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Probing new sequential schemes for retrospective data assimilation in geophysics – PROSSDAG

Submission summary

1- Scientific background and objectives The goal of data assimilation is to combine optimally various sources of data, typically a model and observations, to estimate the state of a physical system. One of the main drawbacks of sequential data assimilation methods, such as the Kalman filter, is that they only use the direct model, and hence cannot anticipate the future evolution of the system to improve its estimation at a given time. The goal of this project is to study a method aimed at bypassing this limitation, and in which the assimilation process alternates between the direct and backward models. Such a method will have in particular the main advantage of a very simple numerical implementation, whereas the human implementation cost needed by the current data assimilation methods is increasingly growing. 2- Description of the project, methodology The first aspect of the project is to establish the properties and conditions for convergence of the system. The backward model is in general unstable (as illustrated by the diffusion equation), but thanks to assimilation, the observations can be used to constrain the backward model within a realistic range. It has already been proved (both theoretically and numerically) on a toy model (simplified oceanic model, large network of observations, degraded Kalman filter) that the backward model can be stabilized by adding a constraint that forces the data assimilation back to the observations. It remains necessary to extend this preliminary result to a more realistic case (primitive equations model, incomplete observations, SEEK filter). This step will be carried out by replacing the problem of data assimilation and BFN algorithm into the more general framework of the observation problem for dynamical systems developed the last fifty years in the automatic and control theory field. In these two domains, the observation and filtering problems are closely linked, and the recent development of nonlinear filters and observers provides an additional theoretical basis to this project, as it has recently allowed us to prove some theoretical convergence results on simple nonlinear EDO systems. The second aspect is to continue the numerical tests for simple models (Burgers equation, or baroclinic quasi-geostrophic ocean model), and with a simplified sequential assimilation method: Newtonian relaxation from the model to the observations (nudging). It will then be compared with the two classical assimilation methods (4D-Var and Kalman filter) in several twin experiments (the observations are extracted from the model runs, and the time and spatial distributions can be set arbitrarily) in which the observation network will be more and more sparse, which make it harder to control the backward model. Statistical interpolation and the Kalman filter, which are more sophisticated than simple nudging, will be tested in order to possibly address the deficiencies of nudging and improve assimilation. This numerical validation will be jointly carried out with the theoretical aspect mentioned in the previous paragraph. We will study at the same time the effect of the presence of data and/or model errors in the identification process. The third aspect is to implement the method for a general oceanic circulation model (OPA). This will be done in twin experiments, first with a complete observation network, then in the partial case; and first using nudging, then using the Kalman filter developped at LEGI (SEEK filter). Finally, the implementation will be carried out with real data. The results will be compared to those of 4D-Var and standard SEEK. It is also clear that this will be jointly carried out with the theoretical study of back and forth algorithms applied to oceanic circulation models. 3- Expected results The long-term objectives are on one hand to obtain convergence results for the various existing direct and backward methods, and compare this new class of algorithms to classical assimilation methods on the OPA model, the goal being to identify the real trajectory of the system at least as accurately and as efficiently as those methods. By obtaining theoretical results of convergence (possibly in simplified cases) and especially by the numerical validation with real sets of observations, it will be possible to achieve the development of this new class of data assimilation algorithms. The numerical validation should confirm the preliminary results of quite good identification of the model/data errors. This will provide to the oceanographic (and more generally geosciences) community an alternative class of realistic data assimilation algorithms, with a very simple implementation.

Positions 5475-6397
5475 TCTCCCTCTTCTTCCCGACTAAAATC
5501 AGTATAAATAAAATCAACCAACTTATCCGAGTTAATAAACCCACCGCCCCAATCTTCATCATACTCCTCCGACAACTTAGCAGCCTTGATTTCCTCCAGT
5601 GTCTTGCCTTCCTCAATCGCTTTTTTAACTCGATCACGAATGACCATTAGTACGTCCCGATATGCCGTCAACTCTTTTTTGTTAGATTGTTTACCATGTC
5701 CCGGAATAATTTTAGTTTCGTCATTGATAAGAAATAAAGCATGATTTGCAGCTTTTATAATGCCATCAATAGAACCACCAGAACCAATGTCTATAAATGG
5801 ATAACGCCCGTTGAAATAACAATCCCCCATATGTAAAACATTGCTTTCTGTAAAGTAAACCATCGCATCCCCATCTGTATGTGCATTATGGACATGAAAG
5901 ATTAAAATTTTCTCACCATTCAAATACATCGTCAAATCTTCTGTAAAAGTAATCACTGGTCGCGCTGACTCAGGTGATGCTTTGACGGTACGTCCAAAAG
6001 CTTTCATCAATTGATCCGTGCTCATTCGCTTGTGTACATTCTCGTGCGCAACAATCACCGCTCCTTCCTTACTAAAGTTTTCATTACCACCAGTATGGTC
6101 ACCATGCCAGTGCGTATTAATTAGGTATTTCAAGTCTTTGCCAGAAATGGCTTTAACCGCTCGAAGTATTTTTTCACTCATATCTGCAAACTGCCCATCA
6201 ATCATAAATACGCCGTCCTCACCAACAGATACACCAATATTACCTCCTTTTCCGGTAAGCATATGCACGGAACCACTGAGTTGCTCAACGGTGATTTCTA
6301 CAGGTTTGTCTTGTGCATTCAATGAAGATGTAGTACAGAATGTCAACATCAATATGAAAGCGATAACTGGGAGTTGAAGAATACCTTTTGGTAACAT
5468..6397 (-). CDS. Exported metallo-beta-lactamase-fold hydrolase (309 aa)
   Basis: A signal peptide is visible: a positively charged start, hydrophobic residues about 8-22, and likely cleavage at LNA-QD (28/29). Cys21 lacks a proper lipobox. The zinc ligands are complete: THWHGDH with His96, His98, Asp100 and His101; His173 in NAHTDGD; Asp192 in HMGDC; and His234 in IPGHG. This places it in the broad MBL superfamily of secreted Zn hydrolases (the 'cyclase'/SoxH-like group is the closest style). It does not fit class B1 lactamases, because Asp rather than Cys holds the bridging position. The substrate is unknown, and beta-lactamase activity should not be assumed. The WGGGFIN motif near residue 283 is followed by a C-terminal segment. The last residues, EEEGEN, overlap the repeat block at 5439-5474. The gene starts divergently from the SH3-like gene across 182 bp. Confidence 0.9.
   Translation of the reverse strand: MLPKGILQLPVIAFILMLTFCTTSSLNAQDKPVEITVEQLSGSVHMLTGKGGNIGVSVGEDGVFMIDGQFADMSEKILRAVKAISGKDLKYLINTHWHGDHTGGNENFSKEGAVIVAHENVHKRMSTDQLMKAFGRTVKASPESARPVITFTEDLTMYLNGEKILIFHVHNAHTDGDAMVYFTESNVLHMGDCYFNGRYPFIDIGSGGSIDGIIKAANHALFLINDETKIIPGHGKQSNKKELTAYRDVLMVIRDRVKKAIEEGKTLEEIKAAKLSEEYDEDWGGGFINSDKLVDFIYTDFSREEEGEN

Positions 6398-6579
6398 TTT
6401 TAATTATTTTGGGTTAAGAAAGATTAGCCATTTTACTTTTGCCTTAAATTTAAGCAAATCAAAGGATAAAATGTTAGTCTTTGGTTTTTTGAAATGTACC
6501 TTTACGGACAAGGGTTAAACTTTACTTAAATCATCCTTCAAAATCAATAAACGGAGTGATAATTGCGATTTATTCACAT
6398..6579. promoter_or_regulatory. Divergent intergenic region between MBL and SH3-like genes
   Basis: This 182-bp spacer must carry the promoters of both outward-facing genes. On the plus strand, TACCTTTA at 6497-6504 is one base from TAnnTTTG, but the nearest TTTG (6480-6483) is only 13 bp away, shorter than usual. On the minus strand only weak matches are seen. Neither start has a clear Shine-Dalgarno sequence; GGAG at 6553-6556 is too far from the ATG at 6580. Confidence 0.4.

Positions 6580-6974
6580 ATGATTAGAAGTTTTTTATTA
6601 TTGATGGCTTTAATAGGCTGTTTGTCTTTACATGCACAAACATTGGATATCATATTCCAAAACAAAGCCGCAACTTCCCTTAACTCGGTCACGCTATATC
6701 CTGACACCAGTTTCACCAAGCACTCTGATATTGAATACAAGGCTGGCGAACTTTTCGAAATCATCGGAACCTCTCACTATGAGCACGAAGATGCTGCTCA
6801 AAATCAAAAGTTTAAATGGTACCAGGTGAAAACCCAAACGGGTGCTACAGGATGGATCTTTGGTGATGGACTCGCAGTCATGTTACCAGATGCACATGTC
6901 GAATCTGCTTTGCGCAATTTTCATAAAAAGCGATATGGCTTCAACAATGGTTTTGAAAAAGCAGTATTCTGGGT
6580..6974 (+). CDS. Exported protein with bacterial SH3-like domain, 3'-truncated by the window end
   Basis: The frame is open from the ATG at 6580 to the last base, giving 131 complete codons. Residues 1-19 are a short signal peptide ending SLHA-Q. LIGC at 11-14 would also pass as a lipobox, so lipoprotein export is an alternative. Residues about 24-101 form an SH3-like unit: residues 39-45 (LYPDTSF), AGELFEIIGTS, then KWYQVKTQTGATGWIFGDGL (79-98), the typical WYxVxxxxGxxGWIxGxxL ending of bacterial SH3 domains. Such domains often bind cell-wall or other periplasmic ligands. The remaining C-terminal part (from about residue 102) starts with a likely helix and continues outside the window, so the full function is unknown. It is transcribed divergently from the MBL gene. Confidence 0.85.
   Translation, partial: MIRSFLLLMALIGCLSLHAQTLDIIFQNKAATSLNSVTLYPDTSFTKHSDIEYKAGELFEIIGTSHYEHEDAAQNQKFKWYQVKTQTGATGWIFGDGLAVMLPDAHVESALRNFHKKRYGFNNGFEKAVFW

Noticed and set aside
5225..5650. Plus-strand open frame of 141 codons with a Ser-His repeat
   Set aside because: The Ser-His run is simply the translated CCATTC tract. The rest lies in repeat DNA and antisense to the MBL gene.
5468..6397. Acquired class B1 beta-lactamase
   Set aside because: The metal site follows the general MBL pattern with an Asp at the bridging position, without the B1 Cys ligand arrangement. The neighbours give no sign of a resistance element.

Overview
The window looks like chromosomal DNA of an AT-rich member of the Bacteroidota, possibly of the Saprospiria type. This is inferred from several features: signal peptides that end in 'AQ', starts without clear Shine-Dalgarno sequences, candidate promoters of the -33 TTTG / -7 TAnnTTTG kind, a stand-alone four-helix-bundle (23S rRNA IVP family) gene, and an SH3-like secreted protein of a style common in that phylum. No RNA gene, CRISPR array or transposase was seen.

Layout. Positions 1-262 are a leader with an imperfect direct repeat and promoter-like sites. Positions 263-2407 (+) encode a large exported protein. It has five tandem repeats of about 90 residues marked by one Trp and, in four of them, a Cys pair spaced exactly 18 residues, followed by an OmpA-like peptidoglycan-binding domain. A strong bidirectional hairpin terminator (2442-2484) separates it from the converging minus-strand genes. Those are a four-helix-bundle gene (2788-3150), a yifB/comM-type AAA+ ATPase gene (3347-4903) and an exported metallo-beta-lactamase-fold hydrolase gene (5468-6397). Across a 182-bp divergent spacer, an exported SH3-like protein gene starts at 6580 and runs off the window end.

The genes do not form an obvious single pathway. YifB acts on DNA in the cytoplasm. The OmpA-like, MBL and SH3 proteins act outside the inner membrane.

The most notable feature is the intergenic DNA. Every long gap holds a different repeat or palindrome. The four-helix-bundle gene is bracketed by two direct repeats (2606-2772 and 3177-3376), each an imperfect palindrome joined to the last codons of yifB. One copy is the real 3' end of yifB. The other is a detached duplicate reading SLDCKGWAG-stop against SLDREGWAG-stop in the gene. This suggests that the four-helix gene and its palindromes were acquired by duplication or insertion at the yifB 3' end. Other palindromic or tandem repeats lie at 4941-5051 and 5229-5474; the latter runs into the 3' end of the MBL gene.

Project coordination

Didier AUROUX (Université)

The author of this summary is the project coordinator, who is responsible for the content of this summary. The ANR declines any responsibility as for its contents.

Partner

Help of the ANR 90,000 euros
Beginning and duration of the scientific project: - 36 Months

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